Poetry Center director Matt Donovan says poetry “is not a siloed experience at Smith. There is an open-mindedness, a willingness to explore the possibilities of poetry even if students coming to it for the first time know nothing about it.”
The Grécourt Gate welcomes your submissions. To discuss a story idea of interest to the Smith community, contact Barbara Solow at 413-585-2171 or send email to firstname.lastname@example.org.
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Choosing the Artist Path: Lakes Writer Lenelle Moïse
Poet, playwright and performance artist Lenelle Moïse MFA’04 believes in using all five senses to engage an audience.
Her communications style is evident on first meeting. As Moïse—who is this year’s Lucille Geier Lakes Writer-in-Residence at Smith—describes her work with students, she perches on the edge of her chair, face animated, arms and hands gesturing gracefully as she speaks.
Moïse draws on her Haitian-American heritage in her writing and performance. Her debut collection, Haiti Glass, won the 2015 PEN Oakland Josephine Miles Literary Award, and she was recently awarded a 2017 Artist Fellowship in Dramatic Writing by the Massachusetts Cultural Council.
Smith’s Lakes writer-in-residence program is designed around intensive workshops and small classes taught by visiting playwrights, poets, novelists and journalists who come to campus for a semester each year.
Moïse and her students will share the results of their collaborations in “Tomorrow We Save the Planet,” to be performed Thursday, May 4, at 4 p.m. in Theatre 14, Mendenhall Center for the Performing Arts.
Here’s what Moïse had to say about being at Smith this semester.
What’s it like to be a writer-in-residence at your alma mater?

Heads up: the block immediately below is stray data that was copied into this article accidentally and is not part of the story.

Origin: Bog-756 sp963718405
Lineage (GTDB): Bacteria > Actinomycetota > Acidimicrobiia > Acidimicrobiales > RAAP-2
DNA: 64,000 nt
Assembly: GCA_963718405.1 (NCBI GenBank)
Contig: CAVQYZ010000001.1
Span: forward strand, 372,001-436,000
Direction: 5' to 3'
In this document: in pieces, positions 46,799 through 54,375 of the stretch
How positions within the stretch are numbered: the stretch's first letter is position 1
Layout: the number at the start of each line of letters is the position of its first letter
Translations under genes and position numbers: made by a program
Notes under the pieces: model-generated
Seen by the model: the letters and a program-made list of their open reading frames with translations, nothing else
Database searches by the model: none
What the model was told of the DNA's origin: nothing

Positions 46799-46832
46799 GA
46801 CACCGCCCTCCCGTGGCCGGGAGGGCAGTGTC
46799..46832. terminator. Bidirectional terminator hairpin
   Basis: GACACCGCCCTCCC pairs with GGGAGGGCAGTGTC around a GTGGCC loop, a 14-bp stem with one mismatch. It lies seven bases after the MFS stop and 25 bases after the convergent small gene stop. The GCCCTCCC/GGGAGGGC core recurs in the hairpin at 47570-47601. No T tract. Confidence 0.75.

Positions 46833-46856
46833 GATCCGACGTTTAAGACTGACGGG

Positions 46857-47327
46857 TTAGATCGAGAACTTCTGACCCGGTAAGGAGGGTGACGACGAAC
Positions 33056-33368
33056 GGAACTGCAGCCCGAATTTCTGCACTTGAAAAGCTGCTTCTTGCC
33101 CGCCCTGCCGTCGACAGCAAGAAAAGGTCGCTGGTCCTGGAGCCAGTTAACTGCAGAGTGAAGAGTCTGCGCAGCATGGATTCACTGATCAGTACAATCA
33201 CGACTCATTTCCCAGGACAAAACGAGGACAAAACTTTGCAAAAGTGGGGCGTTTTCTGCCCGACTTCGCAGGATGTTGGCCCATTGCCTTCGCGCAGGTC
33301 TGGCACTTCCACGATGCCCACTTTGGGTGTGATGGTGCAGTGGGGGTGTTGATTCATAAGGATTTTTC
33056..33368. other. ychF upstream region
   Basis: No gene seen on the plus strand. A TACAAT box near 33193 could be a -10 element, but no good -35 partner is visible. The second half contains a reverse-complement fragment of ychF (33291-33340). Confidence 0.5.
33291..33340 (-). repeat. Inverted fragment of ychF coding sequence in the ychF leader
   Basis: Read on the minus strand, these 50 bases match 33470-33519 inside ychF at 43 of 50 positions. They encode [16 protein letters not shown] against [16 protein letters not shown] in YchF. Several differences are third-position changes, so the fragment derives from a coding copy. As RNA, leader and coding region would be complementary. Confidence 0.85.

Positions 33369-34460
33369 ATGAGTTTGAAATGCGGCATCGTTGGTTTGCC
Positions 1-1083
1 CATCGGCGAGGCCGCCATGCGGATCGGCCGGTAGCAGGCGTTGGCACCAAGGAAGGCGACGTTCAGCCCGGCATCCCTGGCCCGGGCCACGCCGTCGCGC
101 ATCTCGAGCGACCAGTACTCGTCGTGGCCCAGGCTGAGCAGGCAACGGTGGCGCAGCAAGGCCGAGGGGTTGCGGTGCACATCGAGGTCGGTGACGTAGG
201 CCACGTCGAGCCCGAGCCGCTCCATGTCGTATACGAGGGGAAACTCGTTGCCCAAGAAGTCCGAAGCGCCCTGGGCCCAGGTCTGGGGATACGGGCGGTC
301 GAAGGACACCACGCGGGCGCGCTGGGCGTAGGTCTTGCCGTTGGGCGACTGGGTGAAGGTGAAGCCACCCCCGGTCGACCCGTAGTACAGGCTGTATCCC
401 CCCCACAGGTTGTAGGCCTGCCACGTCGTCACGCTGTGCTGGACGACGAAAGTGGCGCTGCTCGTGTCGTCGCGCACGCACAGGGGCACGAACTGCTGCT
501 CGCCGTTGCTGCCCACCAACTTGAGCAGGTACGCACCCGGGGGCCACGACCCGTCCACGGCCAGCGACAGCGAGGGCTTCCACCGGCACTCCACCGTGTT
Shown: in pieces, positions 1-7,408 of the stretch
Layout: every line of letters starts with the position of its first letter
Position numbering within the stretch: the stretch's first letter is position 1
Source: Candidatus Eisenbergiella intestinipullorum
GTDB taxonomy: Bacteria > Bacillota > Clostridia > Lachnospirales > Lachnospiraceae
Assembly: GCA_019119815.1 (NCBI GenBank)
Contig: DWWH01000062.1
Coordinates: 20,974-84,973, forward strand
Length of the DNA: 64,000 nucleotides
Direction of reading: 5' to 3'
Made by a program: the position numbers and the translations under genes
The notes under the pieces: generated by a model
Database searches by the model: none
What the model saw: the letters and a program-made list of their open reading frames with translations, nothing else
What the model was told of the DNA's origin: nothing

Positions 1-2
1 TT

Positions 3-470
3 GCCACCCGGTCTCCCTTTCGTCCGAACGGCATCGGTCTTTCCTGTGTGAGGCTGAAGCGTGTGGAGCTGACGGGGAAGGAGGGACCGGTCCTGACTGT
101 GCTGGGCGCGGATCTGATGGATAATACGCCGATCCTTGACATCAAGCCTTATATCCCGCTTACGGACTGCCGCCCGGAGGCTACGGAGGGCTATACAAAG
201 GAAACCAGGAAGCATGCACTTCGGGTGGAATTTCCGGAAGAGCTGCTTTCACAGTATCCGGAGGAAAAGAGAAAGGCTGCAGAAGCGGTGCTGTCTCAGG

“It’s a thrill! I chose Smith for graduate school because I knew this was a fiercely intellectual community. Teaching here feels like coming full circle. I overhear inspiring conversations wherever students gather—in classrooms, after lectures, on the steps of the library or in the Botanic Garden.”
What have you been working on this semester?
“I’m writing a screenplay, which is something new for me. I’m also teaching a class called ‘Prompt and Circumstance: A Creative Lab for the Performing Writer.’ I believe in full body writing—writing for tempo, duration shape and gesture. As humans, we grunted and gestured we before we spoke. The philosophy that drives my classes is ‘if you can’t say it, point to it!’ I give students writing prompts that they then present to the class as performance. It’s been amazing to walk into my class a half hour early and find students are already there, preparing. In that way, working with Smith students feels like working with professionals.”
What was your journey to becoming an artist?
“I was born in Port Au Prince, Haiti, and moved to the U.S. when I was 3. I grew up in Cambridge, Mass., surrounded by great storytellers. I soaked them up! I’ve been writing poetry since I was 5. I fell in love with theater in the 7th grade when a teacher took us to see Macbeth in the round. In high school, I had the same acting teacher as Matt Damon—Gerry Speca. He ran our little black box like a professional theater. In college, I realized that roles were limited for people like me—I kept getting cast as ‘the help.’ I wanted to write stories where black women had agency, and I wondered what Macbeth would be like as a black woman. Today, I’m committed to creating leading roles for women, people of color and folks across the LGBTQIA spectrum.”
How did Smith help prepare you for what you are doing now?
“Growing up, I felt a cultural pressure to become a lawyer or a doctor. When I chose the artist path, it felt important to get an advanced degree. I had good instincts as a writer, but I wanted to hone my skills. Smith’s MFA Playwriting program is very intimate, so I got a lot of one-on-one coaching from professors like Len Berkman and Andrea Hairston. I left school with a confidence that I could write a strong story.”
What advice do you have for Smithies pursuing careers in the arts?
“Befriend your body, and tell your body’s story. That’s important now, more than ever, when our nation seems so divided. It’s a challenging moment for all of us, but also a clear opportunity to raise our voices, to tell our truths, to show each other who we are. I also encourage folks to find out who is doing the type of art you love and support them. Introduce yourself to your sheroes and heroes and keep showing up—be it as an audience member or as an intern. Theater is about knowing yourself and showing up for each other’s stories.”
Smith College Medalist Amy Ellis Nutt ’77 is next year’s Lakes writer-in-residence. A Pulitzer Prize-winning journalist who writes for The Washington Post, Nutt will teach a narrative nonfiction workshop on campus in 2018.